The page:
• Rick
    It is refreshing to see others with same concerns I have. I buy compact discs because I want the highest resolution that is available in the mass market. I do not want my only copy of an album to be highly compressed MP3s, which sound more like cassette tapes on a decent stereo system. I don't understand why we have to move backward instead of forward. If it all does move to downloads, at least allow it to be lossless formats, as well. Another notion that bothers me is the death of the "album." It has always been an experience to get a new album of an artist we like. The advent of downloads could be the death of that concept and the art of music production could be cheapened, as well. I don't understand why the music companies cannot push a DVD high definition audio format and convince the public of the superiority of the format, just as they did with compact disc, which many folks don't know, was actually a compromise and there was the ability to produced an better format than CD when they were introduced. The whole thing just makes me feel sad at the possible loss of something I have enjoyed for so many years.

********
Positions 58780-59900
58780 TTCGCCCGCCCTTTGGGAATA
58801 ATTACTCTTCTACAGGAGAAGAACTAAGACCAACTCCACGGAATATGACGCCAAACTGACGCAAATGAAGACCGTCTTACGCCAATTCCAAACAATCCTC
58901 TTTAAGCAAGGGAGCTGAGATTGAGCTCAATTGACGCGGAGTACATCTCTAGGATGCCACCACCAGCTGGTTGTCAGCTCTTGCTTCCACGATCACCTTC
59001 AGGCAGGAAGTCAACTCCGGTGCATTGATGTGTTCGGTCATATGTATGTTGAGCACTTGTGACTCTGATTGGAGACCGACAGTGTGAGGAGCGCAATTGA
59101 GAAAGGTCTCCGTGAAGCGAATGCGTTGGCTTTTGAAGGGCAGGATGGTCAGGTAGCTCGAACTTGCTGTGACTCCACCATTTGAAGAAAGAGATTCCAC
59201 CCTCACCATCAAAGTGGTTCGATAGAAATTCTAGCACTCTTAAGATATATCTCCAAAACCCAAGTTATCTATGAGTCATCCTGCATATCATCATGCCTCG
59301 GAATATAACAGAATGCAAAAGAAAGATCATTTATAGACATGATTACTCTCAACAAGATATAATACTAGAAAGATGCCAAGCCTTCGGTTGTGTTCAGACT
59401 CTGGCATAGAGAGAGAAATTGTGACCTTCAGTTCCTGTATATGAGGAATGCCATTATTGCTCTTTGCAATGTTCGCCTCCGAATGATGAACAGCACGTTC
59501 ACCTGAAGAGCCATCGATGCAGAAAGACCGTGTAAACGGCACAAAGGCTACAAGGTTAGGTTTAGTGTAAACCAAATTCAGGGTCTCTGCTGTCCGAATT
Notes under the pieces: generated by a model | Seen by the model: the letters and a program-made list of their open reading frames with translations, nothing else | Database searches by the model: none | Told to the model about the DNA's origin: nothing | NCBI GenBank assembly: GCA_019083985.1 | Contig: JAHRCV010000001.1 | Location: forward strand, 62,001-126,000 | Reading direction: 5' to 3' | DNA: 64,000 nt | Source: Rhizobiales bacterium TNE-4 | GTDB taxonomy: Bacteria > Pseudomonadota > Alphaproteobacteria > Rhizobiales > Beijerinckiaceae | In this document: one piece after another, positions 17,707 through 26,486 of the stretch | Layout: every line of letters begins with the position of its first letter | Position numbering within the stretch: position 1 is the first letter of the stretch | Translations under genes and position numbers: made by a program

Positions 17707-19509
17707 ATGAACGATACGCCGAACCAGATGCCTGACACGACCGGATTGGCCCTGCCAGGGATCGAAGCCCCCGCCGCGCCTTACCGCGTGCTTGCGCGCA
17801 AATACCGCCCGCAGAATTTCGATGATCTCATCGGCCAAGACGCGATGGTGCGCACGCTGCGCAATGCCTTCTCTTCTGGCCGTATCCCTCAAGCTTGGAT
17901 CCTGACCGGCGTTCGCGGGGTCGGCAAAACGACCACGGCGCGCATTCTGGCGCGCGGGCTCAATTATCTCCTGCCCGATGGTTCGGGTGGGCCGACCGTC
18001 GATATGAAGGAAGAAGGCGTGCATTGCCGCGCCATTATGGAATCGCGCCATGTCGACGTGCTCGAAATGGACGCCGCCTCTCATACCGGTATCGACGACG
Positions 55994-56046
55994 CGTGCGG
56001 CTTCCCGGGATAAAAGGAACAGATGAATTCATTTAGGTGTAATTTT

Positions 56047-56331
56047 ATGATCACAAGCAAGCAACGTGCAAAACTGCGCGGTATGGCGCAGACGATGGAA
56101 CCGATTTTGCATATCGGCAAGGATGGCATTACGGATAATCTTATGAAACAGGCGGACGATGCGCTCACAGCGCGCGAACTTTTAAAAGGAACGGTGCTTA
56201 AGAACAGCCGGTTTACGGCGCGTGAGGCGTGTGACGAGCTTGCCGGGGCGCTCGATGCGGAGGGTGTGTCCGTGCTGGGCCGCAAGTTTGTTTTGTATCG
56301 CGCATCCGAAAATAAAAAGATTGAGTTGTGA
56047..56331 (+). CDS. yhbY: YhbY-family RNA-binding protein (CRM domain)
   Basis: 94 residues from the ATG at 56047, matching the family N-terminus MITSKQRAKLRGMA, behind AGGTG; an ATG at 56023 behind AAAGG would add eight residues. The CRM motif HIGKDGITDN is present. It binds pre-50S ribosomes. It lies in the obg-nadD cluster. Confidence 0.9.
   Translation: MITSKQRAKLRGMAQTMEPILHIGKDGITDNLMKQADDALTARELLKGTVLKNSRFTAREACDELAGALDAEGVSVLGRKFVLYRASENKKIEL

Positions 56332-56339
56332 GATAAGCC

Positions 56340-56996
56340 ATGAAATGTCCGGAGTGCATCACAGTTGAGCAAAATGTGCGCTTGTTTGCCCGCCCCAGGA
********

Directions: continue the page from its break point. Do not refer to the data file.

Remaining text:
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  • Making F.
    [...] made its final swan dive – and even the music industry, its last bastion of safety, is making worried noises about its future. Cue hundreds of millions of pieces of shiny plastic fanning about over the world’s [...]